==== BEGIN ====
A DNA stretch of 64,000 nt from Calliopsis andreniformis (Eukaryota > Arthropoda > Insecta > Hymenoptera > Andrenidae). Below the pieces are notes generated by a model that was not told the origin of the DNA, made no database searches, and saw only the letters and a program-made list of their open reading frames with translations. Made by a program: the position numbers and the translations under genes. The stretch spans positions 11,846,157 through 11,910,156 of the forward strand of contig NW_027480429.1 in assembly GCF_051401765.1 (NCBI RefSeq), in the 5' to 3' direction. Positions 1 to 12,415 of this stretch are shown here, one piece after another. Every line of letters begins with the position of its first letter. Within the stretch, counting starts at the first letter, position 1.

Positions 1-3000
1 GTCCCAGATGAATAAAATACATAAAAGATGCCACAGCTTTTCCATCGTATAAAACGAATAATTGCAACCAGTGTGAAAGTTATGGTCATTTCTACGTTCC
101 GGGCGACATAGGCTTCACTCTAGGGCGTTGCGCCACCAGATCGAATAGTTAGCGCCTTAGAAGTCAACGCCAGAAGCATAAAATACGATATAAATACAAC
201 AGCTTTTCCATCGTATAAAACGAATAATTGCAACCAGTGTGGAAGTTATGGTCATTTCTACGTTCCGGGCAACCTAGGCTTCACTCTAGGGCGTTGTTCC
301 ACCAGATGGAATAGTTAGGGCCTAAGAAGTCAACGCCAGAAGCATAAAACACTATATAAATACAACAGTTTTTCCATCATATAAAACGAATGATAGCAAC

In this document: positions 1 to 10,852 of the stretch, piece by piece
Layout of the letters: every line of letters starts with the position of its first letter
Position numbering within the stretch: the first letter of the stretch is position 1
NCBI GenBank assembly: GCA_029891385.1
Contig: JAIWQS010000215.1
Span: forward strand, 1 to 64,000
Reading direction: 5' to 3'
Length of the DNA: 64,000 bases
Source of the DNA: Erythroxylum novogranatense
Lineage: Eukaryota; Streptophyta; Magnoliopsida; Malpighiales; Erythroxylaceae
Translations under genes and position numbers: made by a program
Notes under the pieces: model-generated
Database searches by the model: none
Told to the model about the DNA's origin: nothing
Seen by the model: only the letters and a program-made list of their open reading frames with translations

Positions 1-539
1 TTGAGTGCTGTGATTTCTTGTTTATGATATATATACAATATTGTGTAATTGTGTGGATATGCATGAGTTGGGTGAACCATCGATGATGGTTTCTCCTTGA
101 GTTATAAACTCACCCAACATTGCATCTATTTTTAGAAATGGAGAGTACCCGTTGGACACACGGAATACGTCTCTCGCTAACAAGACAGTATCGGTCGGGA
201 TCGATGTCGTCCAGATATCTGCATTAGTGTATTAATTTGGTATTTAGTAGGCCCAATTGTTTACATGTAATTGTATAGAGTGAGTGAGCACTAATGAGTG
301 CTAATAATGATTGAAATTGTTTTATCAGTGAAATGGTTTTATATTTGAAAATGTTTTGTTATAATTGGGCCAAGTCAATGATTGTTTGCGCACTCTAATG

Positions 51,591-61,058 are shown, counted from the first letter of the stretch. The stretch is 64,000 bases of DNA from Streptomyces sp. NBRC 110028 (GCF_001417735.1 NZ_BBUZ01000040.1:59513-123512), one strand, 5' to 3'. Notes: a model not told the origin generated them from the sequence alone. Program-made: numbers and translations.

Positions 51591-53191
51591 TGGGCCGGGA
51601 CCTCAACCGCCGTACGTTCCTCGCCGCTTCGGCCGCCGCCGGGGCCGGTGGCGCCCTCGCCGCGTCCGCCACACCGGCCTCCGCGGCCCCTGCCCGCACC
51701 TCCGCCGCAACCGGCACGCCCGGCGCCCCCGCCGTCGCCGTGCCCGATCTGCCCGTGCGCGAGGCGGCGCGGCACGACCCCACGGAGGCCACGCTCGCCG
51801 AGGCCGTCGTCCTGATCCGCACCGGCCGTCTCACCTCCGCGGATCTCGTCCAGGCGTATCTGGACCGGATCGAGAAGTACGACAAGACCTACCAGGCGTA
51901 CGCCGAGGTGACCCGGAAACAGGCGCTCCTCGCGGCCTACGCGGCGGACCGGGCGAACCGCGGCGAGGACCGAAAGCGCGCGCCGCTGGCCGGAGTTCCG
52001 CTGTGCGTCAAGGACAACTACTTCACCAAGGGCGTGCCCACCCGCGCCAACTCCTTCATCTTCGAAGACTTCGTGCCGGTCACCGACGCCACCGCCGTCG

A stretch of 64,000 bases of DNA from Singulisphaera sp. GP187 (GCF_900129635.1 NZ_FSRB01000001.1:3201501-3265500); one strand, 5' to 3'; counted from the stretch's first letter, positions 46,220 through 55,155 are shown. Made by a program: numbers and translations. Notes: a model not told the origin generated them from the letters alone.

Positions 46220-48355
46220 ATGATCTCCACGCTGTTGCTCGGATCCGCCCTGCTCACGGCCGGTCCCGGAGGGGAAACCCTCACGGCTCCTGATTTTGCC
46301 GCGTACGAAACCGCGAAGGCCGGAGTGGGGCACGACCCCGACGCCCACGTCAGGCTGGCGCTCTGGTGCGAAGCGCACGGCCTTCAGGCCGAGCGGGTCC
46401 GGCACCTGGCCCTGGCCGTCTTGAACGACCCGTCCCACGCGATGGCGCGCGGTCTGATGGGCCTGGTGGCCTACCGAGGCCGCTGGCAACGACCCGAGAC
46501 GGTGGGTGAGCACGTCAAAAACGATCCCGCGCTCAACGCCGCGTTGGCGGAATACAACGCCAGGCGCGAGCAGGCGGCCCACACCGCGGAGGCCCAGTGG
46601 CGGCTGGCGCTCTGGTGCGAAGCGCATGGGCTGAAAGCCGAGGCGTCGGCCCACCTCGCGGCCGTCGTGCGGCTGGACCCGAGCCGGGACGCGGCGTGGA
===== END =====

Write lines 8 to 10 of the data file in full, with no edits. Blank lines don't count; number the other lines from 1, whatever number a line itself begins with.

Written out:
Layout of the letters: every line of letters starts with the position of its first letter
Position numbering within the stretch: the first letter of the stretch is position 1
NCBI GenBank assembly: GCA_029891385.1